by Katie Delahaye Paine
For additional coverage of The Conclave, see “The Social Media Measurement Standards Conclave: Photos and Attendees,” and “Setting Social Media Measurement Standards: The Conclave, The Coalition, and The Big Ask.” For a summary of the state of social media standards, see “The State of Setting Social Media Measurement Standards.”
Despite its uncompromising “Live Free or Die” motto, New Hampshire has long been known as a place where people can come to an agreement. In 1905, diplomats on both sides of the Russo-Japanese war came here for one of history’s great peace negotiations, and the result was the Treaty of Portsmouth. The Bretton Woods Conference of 1944 led to the creation of the World Bank and the International Monetary Fund. And, of course, anyone who has seen On Golden Pond (filmed at Squam Lake in Holderness, NH) will remember that, in the end, Ethel Thayer gets her wish: “...wouldn’t if be nice if we could all get along this time?”
It probably won’t go down in history, but the discussion about social media measurement standards that began last week at my home in Durham, New Hampshire, was a big achievement for our measurement industry. A dozen measurement experts representing almost as many professional organizations came together to eat lobsters and find some common ground. While we didn’t get to an official “Treaty of Durham,” we did discover remarkable unanimity around several important issues.
I attribute our success to a liberal application of flying lobster juice. There’s nothing that breaks down barriers faster than the messy tooth-and-claw negotiations required to get the meat out of a stubborn lobster.
The GAAP for Social Media Standards
The consensus we achieved was largely a result of the one common problem we all recognized we needed to solve. No matter what your arena — web analytics, word of mouth, social media strategy, public relations, business communications, or measurement — clients want consistency in the definition of terms and how they are used.
Procter & Gamble’s John Stieger summed this up nicely as “Generally Accepted Accounting Practices (GAAP) for social media reporting.” And, when we really got down to it, we all needed definitions in the same five areas:
- Reach /Engagement
- Impact and Value
In addition, we all seemed to agreed on a number of general points:
Why we need standards.
John Lovett of WAA reminded us that (quoting Rear Admiral Grace Hopper, also attributed to others), “The good thing about standards are there are so many to choose from.”
Clearly there is mass confusion in the marketplace, and CEOs want to see order. Mark Chaves pointed out a fundamental issue: “Social media measurement is not a marketing problem, it’s a business problem. We have got to tie standards back to the balance sheet.” Which was seconded by Jen McClure: “To measure success, there is nothing better than to go back to the goals of your CEO.”
Frank Ovaitt had related thoughts: “We have only the power to recommend standards not inforce them. The customer will actually adopt and use the standards, so they are who will decide on them in the end. If we don't develop standards that matter in the marketplace, then we won't be successful.”
Transparency is key.
We may not get to universal agreement on what numbers we will use to define success, but if we are not open and transparent about how we get to those numbers, there is no credibility. As Brad Fay of WOMMA put it: “We need something like an FDA nutritional label requirement. For any project, what were its influence, engagement, sentiment and content sourcing ingredients?”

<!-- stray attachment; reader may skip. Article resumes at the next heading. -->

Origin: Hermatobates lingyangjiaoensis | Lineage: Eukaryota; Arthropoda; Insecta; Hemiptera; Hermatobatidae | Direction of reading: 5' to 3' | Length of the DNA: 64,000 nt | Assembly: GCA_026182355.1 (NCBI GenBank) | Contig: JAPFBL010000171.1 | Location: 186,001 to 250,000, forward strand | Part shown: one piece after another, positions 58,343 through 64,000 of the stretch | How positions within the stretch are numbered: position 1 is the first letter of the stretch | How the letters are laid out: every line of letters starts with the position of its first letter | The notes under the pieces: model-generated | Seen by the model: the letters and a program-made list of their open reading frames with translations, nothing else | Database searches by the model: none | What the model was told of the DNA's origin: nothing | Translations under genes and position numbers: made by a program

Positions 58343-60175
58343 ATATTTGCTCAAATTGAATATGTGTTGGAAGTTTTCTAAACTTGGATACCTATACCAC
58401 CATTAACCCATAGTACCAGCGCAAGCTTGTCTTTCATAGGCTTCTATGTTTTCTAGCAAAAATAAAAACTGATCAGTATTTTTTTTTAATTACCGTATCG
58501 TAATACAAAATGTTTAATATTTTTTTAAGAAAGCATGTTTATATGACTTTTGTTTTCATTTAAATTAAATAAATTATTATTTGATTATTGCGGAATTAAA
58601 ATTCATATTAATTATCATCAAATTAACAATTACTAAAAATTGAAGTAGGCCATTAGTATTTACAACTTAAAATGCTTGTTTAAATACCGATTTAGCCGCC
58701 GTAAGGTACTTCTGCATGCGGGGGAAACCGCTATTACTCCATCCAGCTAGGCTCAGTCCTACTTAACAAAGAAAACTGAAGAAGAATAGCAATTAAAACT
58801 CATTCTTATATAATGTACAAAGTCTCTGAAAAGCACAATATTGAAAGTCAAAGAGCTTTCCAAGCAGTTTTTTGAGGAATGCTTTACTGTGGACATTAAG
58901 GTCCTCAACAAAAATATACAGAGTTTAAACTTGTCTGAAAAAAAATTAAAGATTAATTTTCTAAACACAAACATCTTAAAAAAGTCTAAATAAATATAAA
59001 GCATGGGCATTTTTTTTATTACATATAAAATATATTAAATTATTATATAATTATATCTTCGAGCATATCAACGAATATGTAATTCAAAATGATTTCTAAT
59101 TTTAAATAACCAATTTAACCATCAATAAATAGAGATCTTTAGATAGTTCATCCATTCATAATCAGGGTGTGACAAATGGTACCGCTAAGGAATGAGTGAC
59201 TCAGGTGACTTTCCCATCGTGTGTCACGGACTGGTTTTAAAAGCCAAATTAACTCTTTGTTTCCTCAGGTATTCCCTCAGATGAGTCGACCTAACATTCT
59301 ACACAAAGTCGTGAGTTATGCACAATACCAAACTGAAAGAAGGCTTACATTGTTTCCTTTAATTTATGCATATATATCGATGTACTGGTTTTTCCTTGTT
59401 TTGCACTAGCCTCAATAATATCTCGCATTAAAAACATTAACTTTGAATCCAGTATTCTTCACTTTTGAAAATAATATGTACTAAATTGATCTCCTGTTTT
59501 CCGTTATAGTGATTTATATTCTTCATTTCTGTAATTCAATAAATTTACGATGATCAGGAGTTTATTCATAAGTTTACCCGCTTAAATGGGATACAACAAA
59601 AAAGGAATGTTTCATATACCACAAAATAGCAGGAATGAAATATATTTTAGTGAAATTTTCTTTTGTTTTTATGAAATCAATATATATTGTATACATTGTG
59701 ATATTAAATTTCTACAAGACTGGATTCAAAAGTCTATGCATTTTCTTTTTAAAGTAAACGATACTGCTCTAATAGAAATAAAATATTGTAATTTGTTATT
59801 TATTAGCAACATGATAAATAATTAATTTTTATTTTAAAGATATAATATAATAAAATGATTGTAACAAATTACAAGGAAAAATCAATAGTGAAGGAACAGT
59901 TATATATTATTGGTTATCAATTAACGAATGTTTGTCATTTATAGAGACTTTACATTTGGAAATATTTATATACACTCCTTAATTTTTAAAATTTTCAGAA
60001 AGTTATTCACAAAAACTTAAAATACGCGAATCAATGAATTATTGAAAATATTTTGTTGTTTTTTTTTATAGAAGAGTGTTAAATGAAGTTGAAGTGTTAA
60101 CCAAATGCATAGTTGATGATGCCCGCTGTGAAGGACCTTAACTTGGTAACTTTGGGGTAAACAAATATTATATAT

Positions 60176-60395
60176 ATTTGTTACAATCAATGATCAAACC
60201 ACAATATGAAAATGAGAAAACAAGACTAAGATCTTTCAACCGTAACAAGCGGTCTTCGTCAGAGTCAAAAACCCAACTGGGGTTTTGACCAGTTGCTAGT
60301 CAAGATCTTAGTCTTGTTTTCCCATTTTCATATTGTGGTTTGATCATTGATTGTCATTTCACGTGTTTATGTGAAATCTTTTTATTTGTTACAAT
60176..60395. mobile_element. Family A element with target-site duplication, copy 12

Professor Don Wright approached this in a different way: “There should be a way to ensure research quality by letting people know that whoever is doing social media measurement actually knows how to do it.”
Part of transparency is clearly defining the universe that you are measuring, whether you are measuring paid, owned, or earned media:
- Paid would include: Paid space, sponsored tweets, Google and YouTube ads, paid SEO, and LinkedIn ads.
- Owned would include: Online communities, brand sponsored LinkedIn groups, branded social channels, @branded tweets, branded Facebook pages, and branded YouTube channels.
- Earned is everything else.
Engagement is not conversion.
Conversion will be different for different organizations depending on their goals. What ultimately needs to be measured is the impact of social media on the business, whether it is in sales, share, cost savings, customer retention, or efficiency.
Klout scores are not measurement, and neither is sentiment by itself.
As Mark Chaves said, “Sentiment shouldn’t get you hired or fired. Sentiment alone as a business driver is questionable.” “Clients fixate on tools,” said Tim Marklein, “and mistake those for standards. We need to work at a higher level. We need to get beyond single vendors and simplicity.”
Frequency as a metric may not apply in social media.
While frequency is a standard metric in traditional media, things are very different in social media, where the power of frequency isn’t clear. Frequency doesn’t necessarily lead to a conversion/sale or outcome in social media and, in fact, may lead to lesser credibility.
Now that we can all get along, where we go from here?
Whether it was the lobsters, the company, or the combination of the two, we all agreed that there was much work to be done, and that this would not be our last Conclave. —KDP
Katie Delahaye Paine is CEO of KDPaine & Partners, a company that delivers custom research to measure brand image, public relationships, and engagement. Katie Paine is a dynamic and experienced speaker on public relations and social media measurement. Click here for the schedule of Katie’s upcoming speaking engagements.